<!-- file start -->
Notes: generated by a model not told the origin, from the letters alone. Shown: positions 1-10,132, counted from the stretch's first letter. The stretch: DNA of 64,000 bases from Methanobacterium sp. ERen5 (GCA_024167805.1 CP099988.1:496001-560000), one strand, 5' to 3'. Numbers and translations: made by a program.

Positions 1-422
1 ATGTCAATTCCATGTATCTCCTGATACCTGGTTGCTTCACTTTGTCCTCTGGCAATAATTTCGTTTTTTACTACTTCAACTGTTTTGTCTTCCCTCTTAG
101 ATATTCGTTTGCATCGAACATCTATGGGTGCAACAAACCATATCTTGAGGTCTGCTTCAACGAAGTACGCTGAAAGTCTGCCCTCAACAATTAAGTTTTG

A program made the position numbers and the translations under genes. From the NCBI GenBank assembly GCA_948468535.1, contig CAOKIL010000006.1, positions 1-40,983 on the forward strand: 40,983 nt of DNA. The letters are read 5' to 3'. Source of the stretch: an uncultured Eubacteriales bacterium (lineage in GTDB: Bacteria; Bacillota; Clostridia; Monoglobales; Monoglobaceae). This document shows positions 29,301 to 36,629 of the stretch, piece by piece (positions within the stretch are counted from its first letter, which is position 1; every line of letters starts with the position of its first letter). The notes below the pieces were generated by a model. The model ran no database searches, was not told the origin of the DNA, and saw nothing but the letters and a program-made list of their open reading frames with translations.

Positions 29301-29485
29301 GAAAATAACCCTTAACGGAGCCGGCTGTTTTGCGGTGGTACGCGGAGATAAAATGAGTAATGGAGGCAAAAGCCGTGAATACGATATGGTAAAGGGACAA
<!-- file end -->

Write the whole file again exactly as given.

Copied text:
Notes: generated by a model not told the origin, from the letters alone. Shown: positions 1-10,132, counted from the stretch's first letter. The stretch: DNA of 64,000 bases from Methanobacterium sp. ERen5 (GCA_024167805.1 CP099988.1:496001-560000), one strand, 5' to 3'. Numbers and translations: made by a program.

Positions 1-422
1 ATGTCAATTCCATGTATCTCCTGATACCTGGTTGCTTCACTTTGTCCTCTGGCAATAATTTCGTTTTTTACTACTTCAACTGTTTTGTCTTCCCTCTTAG
101 ATATTCGTTTGCATCGAACATCTATGGGTGCAACAAACCATATCTTGAGGTCTGCTTCAACGAAGTACGCTGAAAGTCTGCCCTCAACAATTAAGTTTTG

A program made the position numbers and the translations under genes. From the NCBI GenBank assembly GCA_948468535.1, contig CAOKIL010000006.1, positions 1-40,983 on the forward strand: 40,983 nt of DNA. The letters are read 5' to 3'. Source of the stretch: an uncultured Eubacteriales bacterium (lineage in GTDB: Bacteria; Bacillota; Clostridia; Monoglobales; Monoglobaceae). This document shows positions 29,301 to 36,629 of the stretch, piece by piece (positions within the stretch are counted from its first letter, which is position 1; every line of letters starts with the position of its first letter). The notes below the pieces were generated by a model. The model ran no database searches, was not told the origin of the DNA, and saw nothing but the letters and a program-made list of their open reading frames with translations.

Positions 29301-29485
29301 GAAAATAACCCTTAACGGAGCCGGCTGTTTTGCGGTGGTACGCGGAGATAAAATGAGTAATGGAGGCAAAAGCCGTGAATACGATATGGTAAAGGGACAA